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> How to Revive Interest, It's a matter of reverse psychology
AuthorMusician
post Feb 18 2015, 12:04 AM
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Seems that calling for the demise of ad.gif sparks more interest.

Maybe this should become a regular thing? So far it's been haphazard, but what if . . . what if someone were to try and make this case more often, but without the personal sniping? It could even be a bot with minimal AI.

I'm not volunteering, as I have a set of other projects that keep me occupied. One of them is waiting for the UPS guy delivering a weird musical instrument, a version of the theremin of sci-fi theme fame (http://en.wikipedia.org/wiki/Theremin), that Lydia ordered and will require a signature. So here I am in my office/doorman capacity, sucking down some suds and cheap bourbon. Nobody gets to her except through me, especially the unwelcome solicitors and yuppie neighbors who want us to cut down our trees for free. You know, so they have a better view.

Pfft, $10 large per each, nimrod.

No free lunch, not even for pilots and dentists.

But seriously, this site needs some real conflict to get going again, like a story needs it.

Any other ideas on how interest can be rekindled? Let the brain storms begin.

This post has been edited by AuthorMusician: Feb 18 2015, 12:11 AM
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Dontreadonme
post Feb 18 2015, 12:18 AM
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I've long been in agreement that AD seemed to reach a zenith years ago. My personal opinion is that when AD first started, social media was in it's relative infancy. Though I don't partake, it seems that many people with something to say, will often turn to Facebook to vent or gossip without adult parameters. Add to that, nearly every website on teh interwebz has a comment forum....from news and opinion sites to those for consumer goods.

I haven't surveyed other debate forums, so I don't know if AD can still fill a niche. I have no suggestions at the moment, but thank you for taking a constructive approach toward this issue.
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AuthorMusician
post Feb 18 2015, 12:32 AM
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QUOTE(Dontreadonme @ Feb 17 2015, 08:18 PM) *
I've long been in agreement that AD seemed to reach a zenith years ago. My personal opinion is that when AD first started, social media was in it's relative infancy. Though I don't partake, it seems that many people with something to say, will often turn to Facebook to vent or gossip without adult parameters. Add to that, nearly every website on teh interwebz has a comment forum....from news and opinion sites to those for consumer goods.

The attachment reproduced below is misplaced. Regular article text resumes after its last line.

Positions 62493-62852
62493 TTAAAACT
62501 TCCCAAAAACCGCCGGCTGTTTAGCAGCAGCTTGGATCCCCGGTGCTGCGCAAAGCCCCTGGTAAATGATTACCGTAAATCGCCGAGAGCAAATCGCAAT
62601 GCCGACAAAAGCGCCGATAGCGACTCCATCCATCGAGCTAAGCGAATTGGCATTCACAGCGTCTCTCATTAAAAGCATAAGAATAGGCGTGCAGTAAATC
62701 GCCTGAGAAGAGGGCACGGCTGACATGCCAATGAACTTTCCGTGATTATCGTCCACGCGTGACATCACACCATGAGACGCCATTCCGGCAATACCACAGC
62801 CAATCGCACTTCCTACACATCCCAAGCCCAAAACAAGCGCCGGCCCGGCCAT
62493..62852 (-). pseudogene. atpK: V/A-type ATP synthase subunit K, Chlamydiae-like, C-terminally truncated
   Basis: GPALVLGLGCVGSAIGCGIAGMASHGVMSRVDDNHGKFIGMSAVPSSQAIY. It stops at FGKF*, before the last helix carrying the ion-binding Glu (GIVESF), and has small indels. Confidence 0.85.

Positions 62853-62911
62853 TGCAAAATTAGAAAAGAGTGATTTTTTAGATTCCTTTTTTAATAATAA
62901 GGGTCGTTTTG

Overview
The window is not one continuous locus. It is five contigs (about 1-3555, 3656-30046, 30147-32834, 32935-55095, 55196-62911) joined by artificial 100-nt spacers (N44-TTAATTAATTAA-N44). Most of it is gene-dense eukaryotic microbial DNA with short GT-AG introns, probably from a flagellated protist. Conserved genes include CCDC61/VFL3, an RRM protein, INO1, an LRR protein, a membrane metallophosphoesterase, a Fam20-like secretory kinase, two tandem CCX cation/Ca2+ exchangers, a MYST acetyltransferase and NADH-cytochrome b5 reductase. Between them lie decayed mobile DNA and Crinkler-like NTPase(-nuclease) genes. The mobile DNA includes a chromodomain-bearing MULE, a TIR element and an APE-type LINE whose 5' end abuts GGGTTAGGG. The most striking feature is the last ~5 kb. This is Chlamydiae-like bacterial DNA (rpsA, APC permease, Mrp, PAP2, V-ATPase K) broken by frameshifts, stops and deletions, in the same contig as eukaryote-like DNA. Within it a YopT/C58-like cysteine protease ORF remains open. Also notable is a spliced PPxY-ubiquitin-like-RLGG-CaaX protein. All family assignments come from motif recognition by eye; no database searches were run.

I haven't surveyed other debate forums, so I don't know if AD can still fill a niche. I have no suggestions at the moment, but thank you for taking a constructive approach toward this issue.

Cool, DTOM. Even just saying that no ideas are yet flowing is a good start. It feeds the subconscious (nesses), and that can lead to bubble-ups.

Twitter and Facebook, along with the comment areas on various kinds of sites, are not what ad.gif actually is. First off, the interface is far superior, except maybe for Facebook. B, there's a longer-term relationship with posters, so a participant gets to know people better, even while they remain somewhat anonymous. Thirdly, a participant can PM others for out-of-forum discussions.

Think I'm writing a business plan here or ad copy. Habit. They seldom pay you for writing artsy stuff.

I've got a suggestion that just percolated up. What if ad.gif were to partner with some of the MOOCs (relatively inexpensive or free online college courses), and forums were created from there?

This post has been edited by AuthorMusician: Feb 18 2015, 12:34 AM
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Dontreadonme
post Feb 18 2015, 12:47 AM
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QUOTE(AuthorMusician @ Feb 17 2015, 07:32 PM) *
Twitter and Facebook, along with the comment areas on various kinds of sites, are not what ad.gif actually is.


Agreed. But those venues these days tend to be at one's fingertips, convenient, and unencumbered by requirements for cogent and constructive dialogue.

QUOTE
I've got a suggestion that just percolated up. What if ad.gif were to partner with some of the MOOCs (relatively inexpensive or free online college courses), and forums were created from there?


I think that's actually a pretty brilliant idea. As someone who's taken too many online courses to count, a major component for each of those was to post a question or idea related to the course content, and respond to X number of fellow students posts. I'm not sure if the logistics are in our favor, as most schools use an online 'blackboard' venue already....but for political scienc-y/communications courses.....a structured, online debate with an audience unrelated to the college curse, would seem like a great way for a professor to evaluate a students processing of the material.

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Dingo
post Feb 18 2015, 04:15 AM
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Any other ideas on how interest can be rekindled? Let the brain storms begin.

Yeah, rethink the ad.gif prohibition on discussing religion. With ISIS running all around and the bombings around The Prophet it is like shutting down much of what is going on in the world. I'm fine with taking religious advocacy out of the equation but acknowledging religion is imbedded in so much of what is happening and describing the psychology and process seems unavoidable to me if you want to be serious about modern politics, terror and war.

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JohnfrmCleveland